Addie's arrested life begins to move forward. Until now, the only person—and he is not a person—who knows her, who remembers her, is the Darkness. But on this one night, an angry bookseller makes a crack in the shell that has separated her from people in the most fundamental way.
I can't speak more to this without severe spoilers, which most people don't like. I will say that Addie is not entirely blameless, and, given her circumstances, there's much she hasn't learned—but time does change all things, even the Darkness. And Schawb's portrait of Addie is so resonant with longing, with hope and despair, twin sides of the same coin, that this messy book is also perfect.
Susanna Clarke's first novel, Jonathan Strange & Mr. Norrell, was followed by a short story collection, and then by silence. That silence was broken by Piranesi, a book that is, on the surface, nothing at all like her first novel. For one, it is much shorter. It also lacks the cast of characters, the bustle of clashing intellects, the presence of a magic too wild and too uncontrollable to be either benign or helpful.
Piranesi is the name of one of two living occupants of a vast complex of halls; he considers himself a scientist, and his work is to map the vast glory of these halls, The House. He has journals in which he makes his notes and calculations as he traverses those halls, each of which is adorned by magnificent statues—minotaurs and satyrs, kings, queens, and beggars. He is not the only occupant; there are fifteen. Thirteen are dead, but he tends their remains, and when the waters rise, he moves them to higher halls, higher alcoves. Here, the waters do rise, but there is a pattern to their rise, and when they ebb, he finds fish and seaweed. Those are gifts from the House to Piranesi, that he not starve while he continues his life's work.
The second living occupant of The House is a man he calls The Other. The Other meets him every Tuesday to gather the information from Piranesi's life's work.
There is an isolated beauty in Piranesi's modest, spare words, and a very hushed sense of meditation; as he says: The Beauty of the House is immeasurable; its Kindness infinite. In the world that Piranesi sees—a world entirely unlike our own—is the beginning of a tale of the fantastic, but the world is closed, almost silent. The Other, however, never feels like he is part of Piranesi's world. His speech, his interactions, feel distinctly modern and, for better or worse, distinctly ours. Piranesi considers The Other his friend; the reader does not.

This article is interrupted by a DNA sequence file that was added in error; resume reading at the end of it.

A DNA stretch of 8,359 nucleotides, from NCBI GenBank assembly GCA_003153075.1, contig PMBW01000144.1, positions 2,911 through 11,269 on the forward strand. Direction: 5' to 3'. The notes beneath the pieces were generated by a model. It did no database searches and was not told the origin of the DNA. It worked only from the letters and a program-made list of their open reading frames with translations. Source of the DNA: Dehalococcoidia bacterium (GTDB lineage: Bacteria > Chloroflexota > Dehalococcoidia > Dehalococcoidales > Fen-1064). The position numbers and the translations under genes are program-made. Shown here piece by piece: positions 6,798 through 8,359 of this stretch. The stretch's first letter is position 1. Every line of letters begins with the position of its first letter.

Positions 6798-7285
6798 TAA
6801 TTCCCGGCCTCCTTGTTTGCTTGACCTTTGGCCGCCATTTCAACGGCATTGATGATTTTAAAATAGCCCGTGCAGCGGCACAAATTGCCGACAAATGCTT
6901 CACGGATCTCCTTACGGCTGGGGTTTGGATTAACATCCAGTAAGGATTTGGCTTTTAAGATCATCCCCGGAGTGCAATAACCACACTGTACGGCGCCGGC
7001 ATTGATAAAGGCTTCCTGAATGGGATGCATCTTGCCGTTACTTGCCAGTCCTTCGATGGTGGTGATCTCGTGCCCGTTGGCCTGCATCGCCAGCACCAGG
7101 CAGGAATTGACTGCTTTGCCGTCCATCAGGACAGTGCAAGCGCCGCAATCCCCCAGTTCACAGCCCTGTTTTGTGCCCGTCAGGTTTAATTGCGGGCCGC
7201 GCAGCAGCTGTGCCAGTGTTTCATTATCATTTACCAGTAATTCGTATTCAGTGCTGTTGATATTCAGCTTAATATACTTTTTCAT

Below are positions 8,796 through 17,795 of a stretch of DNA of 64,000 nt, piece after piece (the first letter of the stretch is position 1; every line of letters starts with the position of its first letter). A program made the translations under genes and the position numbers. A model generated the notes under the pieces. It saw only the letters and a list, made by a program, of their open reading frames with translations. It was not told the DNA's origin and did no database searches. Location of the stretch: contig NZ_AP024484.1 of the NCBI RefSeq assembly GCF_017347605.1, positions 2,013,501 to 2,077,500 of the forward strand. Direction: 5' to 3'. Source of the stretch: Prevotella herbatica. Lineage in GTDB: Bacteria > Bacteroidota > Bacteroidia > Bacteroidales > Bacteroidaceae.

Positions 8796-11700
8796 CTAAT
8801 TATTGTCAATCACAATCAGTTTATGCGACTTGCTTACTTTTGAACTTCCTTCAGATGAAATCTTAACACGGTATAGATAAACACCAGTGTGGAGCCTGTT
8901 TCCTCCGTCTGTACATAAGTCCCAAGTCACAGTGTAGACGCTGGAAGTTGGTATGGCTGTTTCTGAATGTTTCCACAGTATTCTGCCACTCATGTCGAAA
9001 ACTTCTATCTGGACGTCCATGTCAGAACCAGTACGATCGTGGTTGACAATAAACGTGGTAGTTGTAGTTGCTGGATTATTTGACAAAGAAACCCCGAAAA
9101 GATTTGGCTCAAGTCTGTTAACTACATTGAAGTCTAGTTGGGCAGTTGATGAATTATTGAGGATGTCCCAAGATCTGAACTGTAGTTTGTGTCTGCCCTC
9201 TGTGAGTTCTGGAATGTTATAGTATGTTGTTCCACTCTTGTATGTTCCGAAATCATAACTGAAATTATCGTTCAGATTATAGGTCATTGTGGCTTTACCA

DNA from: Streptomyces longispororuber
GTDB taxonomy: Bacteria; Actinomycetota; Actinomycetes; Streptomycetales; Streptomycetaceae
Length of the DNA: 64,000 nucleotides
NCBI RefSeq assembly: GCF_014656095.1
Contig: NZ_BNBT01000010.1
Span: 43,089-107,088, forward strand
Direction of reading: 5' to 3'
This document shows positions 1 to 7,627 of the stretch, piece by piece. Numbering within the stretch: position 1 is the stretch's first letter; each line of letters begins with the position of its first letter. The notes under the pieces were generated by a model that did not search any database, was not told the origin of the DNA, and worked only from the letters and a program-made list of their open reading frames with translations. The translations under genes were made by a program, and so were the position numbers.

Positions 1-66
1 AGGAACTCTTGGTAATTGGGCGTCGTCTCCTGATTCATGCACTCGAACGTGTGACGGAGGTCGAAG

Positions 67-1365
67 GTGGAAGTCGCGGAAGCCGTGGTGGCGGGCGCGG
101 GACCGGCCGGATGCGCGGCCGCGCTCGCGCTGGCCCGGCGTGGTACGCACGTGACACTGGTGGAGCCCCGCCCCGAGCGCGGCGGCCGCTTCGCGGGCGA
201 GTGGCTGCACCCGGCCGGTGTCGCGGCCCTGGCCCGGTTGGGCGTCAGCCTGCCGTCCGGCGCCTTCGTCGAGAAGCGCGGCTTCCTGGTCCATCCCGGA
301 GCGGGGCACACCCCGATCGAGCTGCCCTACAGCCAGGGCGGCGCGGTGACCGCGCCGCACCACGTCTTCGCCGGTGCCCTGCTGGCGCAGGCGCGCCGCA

Into this closed world steps The Prophet. The Prophet with his strange words, his strange tone; someone who has come to the House but is not of it. Someone who uses names, who names The Other. The Prophet is the beginning of an end that Piranesi cannot yet see.
I have never read anything quite like it. If one follows the plot that begins to unwind, the noise revealed above the hush of Piranesi's life, the sequence of unfolding events become clear, but that clarity does not come easily to Piranesi. And even when it does, in the end, it is strangely removed, because Piranesi is of the House. It is his home.
There is much to say about isolation, about the interiority of the House, and even, in the end, about the ambition of people, but the beauty of the sparse words and observations that began this never quite leaves; it feels vast, endless, almost timeless. This feels nothing like Alan Garner's work—but in Garner's early work, there's something that strikes me as similar: the sense of the tangled, wild ancient things that are at the very periphery of intellectual vision; that listen, that speak, if we can sink into the hush that surrounds Piranesi and listen.
I'm not sure this book will work for everyone. I am still thinking about it, still revisiting it, still questioning it and attempting to draw conclusions that shift and move with each iteration.